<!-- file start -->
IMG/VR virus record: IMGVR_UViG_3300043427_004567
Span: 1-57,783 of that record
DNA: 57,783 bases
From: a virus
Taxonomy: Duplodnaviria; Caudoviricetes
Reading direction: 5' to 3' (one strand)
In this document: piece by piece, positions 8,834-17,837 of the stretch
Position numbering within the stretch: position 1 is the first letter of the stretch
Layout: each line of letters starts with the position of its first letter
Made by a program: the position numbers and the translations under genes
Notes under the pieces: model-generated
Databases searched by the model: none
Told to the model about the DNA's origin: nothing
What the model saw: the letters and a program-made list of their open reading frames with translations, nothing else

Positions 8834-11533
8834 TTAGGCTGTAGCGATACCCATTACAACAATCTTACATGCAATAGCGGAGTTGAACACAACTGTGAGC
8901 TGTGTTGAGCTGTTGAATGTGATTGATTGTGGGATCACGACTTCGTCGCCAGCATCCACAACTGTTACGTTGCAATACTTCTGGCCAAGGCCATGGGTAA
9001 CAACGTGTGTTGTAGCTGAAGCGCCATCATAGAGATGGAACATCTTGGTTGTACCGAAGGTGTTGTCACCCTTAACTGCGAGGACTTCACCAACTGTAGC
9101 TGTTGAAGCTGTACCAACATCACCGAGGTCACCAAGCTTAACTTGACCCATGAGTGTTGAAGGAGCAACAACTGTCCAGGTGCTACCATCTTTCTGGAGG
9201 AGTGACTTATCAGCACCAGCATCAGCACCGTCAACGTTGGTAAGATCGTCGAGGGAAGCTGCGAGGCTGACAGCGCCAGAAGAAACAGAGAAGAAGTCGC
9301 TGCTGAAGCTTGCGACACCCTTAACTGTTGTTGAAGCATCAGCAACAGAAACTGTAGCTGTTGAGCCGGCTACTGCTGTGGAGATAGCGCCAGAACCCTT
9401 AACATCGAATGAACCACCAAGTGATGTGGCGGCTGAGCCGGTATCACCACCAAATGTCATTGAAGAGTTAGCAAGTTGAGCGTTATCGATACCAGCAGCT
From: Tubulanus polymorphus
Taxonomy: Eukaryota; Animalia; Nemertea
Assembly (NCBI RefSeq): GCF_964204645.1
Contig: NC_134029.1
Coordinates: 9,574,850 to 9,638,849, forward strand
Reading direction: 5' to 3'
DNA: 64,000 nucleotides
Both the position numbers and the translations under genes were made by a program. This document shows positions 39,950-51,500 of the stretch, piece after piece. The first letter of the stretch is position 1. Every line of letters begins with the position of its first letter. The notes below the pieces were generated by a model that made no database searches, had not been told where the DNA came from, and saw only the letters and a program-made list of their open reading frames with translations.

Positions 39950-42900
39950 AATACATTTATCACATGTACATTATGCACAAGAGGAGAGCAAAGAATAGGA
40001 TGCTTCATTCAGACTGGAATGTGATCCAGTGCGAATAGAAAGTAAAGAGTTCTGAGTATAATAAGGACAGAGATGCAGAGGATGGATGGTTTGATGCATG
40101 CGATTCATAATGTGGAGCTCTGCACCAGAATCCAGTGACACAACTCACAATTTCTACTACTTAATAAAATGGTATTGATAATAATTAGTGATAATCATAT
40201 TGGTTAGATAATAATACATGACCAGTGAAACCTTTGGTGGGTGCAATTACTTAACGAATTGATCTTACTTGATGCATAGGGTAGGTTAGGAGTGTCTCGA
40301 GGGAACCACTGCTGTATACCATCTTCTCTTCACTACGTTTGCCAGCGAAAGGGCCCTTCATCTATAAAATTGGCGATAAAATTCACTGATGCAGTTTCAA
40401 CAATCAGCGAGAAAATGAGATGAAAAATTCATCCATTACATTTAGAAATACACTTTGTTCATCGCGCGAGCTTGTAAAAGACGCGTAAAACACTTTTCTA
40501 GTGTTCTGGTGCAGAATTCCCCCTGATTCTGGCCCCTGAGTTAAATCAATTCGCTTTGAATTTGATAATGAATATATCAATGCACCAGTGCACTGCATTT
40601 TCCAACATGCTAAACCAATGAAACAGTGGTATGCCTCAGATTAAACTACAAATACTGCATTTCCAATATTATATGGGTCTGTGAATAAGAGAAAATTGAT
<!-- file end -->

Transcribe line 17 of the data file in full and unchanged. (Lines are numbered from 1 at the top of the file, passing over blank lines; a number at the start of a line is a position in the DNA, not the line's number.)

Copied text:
8901 TGTGTTGAGCTGTTGAATGTGATTGATTGTGGGATCACGACTTCGTCGCCAGCATCCACAACTGTTACGTTGCAATACTTCTGGCCAAGGCCATGGGTAA